England’s flirtation with the sun couldn’t have occurred at a more fitting time for me.
There’s something of ‘pathetic fallacy’ in the telephone conversation I’m about to have with Virginia-bred Jack Tatum, the creative force behind Wild Nothing. 2010’s Gemini was our first proper liaison with his light, spatial and brightly disposed music; perfectly matched for a day like this. Add ‘dream-indie-pop’ to the mix, and I may have to apologise. Does this label stir frustration; is his music not analogous to a lucid dream? His recent Beach House support slot seemed like a genre alliance after all, “It’s all kind of like, descriptive terms that don’t mean much to me. It doesn’t really frustrate me when other people do it but it’s not something that I’m conscious of… as for Beach House, it was just a band whose music I enjoy.” “I know journalists like to label things,” I say and he continues with knowing laughter. “I just make what I make, you know? Pop songs, structured verse-chorus pop songs.”
Testament to this prized self-consciousness and creative insularity, Jack Tatum struggles to communicate creatively. “I’m one of those people who have a difficult time relating to people in a creative or collaborative sense.” As a 21-year-old student, relinquishing control was alien and the ability to appreciate scope, limited. With eight billion web pages, his educated prediction was that Gemini would cause an atom-sized dent in the cyber interface. But the Internet isn’t that predicable and it assaulted Tatum’s artistic sanctuary.
“When I made the first record, I had not been involved in music in that capacity before, I just didn’t know what it was like, you know? Especially for an album that small and that was something very personal. To get any sort of success of recognition was fairly alarming!” he laughs.
Perhaps his blinkered vision didn’t prepare him for the exponential progression of his music to ears way beyond the four bedroom walls in which his works back then, were created. This wide-scale relationship was diametrically ill suited to him. And so, the past two years leading up to his soon to be released sophomore album Nocturne, have been about becoming existentially aware of how his art relates to his growing surroundings.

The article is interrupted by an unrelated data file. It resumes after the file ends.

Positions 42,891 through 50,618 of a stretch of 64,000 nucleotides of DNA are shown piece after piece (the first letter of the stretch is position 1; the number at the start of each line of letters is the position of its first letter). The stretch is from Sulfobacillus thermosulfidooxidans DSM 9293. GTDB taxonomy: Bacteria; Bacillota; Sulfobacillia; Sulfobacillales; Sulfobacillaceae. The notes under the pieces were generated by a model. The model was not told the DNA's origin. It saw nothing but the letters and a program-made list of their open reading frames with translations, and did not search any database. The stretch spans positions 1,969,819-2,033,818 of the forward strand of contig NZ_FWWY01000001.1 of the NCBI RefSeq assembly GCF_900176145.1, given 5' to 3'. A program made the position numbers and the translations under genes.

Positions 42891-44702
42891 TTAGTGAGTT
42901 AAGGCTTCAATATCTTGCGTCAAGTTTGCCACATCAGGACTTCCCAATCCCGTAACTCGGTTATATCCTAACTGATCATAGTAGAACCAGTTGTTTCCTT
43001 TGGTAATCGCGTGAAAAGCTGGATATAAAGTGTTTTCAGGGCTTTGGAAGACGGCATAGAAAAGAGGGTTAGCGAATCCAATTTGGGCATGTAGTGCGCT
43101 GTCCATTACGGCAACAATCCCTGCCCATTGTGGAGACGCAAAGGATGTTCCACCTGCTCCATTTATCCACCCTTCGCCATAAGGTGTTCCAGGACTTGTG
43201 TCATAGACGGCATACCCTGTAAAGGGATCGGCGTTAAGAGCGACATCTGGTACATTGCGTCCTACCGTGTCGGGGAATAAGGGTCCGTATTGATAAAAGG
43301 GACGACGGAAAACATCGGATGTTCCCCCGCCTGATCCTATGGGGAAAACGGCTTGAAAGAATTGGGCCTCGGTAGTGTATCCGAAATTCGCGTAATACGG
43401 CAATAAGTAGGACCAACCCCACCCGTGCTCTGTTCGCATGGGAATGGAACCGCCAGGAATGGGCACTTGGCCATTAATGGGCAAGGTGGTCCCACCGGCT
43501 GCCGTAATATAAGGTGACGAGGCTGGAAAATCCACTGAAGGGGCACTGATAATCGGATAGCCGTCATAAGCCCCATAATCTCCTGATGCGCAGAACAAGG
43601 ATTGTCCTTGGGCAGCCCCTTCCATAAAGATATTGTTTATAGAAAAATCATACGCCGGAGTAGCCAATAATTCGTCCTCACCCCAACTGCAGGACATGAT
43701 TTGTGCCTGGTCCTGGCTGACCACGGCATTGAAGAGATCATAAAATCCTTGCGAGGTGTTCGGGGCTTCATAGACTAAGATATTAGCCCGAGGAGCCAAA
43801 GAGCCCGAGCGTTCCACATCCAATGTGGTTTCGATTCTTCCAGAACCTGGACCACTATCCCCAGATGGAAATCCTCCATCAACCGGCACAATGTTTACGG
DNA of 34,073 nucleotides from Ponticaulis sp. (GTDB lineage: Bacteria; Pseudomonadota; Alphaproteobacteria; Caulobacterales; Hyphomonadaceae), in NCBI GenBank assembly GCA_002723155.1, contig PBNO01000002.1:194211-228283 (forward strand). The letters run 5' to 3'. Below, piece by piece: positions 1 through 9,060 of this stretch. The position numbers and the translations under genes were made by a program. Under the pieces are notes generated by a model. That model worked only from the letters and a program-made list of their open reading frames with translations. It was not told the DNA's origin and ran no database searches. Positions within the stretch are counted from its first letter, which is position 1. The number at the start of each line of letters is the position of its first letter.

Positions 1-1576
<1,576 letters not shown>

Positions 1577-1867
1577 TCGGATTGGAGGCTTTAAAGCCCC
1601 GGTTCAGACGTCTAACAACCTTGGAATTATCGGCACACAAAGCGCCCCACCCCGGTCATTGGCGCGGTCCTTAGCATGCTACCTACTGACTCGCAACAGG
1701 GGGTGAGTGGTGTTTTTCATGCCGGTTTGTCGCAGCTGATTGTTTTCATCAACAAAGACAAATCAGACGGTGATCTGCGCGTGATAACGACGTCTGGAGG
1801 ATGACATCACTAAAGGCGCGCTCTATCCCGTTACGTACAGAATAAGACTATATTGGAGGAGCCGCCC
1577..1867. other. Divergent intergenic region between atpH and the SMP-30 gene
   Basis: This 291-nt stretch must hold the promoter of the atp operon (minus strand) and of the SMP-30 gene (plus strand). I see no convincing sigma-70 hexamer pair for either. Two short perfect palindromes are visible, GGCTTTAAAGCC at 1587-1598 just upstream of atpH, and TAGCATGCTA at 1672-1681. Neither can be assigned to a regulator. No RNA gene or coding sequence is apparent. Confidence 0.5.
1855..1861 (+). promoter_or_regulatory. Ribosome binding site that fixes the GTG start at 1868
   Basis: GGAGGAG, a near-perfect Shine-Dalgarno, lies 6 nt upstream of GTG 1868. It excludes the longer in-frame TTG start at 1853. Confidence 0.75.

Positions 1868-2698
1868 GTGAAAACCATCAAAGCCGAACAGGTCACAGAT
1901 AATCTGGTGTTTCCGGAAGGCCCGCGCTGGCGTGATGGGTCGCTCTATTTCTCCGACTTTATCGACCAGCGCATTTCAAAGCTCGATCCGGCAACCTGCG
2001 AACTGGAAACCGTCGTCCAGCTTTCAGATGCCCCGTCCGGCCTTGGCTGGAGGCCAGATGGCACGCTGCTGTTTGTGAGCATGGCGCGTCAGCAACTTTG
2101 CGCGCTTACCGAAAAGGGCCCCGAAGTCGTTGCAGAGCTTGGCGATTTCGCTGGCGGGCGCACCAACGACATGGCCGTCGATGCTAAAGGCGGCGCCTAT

Mostly a one-man show, recording Nocturne proved to be a challenging but barrier breaking process, “I still wanted to do everything myself. That was important to me… I have very specific visions for all the parts.” But his producer, Nicholas Furness unexpectedly became the presence he’s found so difficult to relate to. It meant “having another person there who’d be like, ‘this is awesome’ or ‘this sucks.’ Just someone to bounce ideas off of.” Crucial but admittedly frustrating, Furness’ constructive criticism forced Tatum to develop his collaboration skills. There are benefits to working alone but as he points out ” ideas that don’t work and you don’t realise it because you’re inside of your own head.”
It’s also important to note that Tatum moved out of his makeshift studio and into a proper one, giving him the ability to create a concise record. ” a whole lot more focused in the sense that I wrote a group of songs and spent three weeks in the studio. That’s where the album became an album; putting it together and seeing how things fit, what kind of sounds could be consistent for the album.”
So the relationship between Gemini and Nocturne is bound to be different. Gemini, handcrafted over 6 months with no tangible audience in sight, will always be coloured by lack of preparedness. He contends that there’s “a bit of pressure” from potentially suffering “second album syndrome” but this pales in insignificance to the feeling of premature exposure that shrouded his first LP. He’s now aware of his music’s scope and eager to please his fans, ” I was more aware of the fact that there was a fan base and that there were people that were waiting to hear what Wild Nothing was going to do.”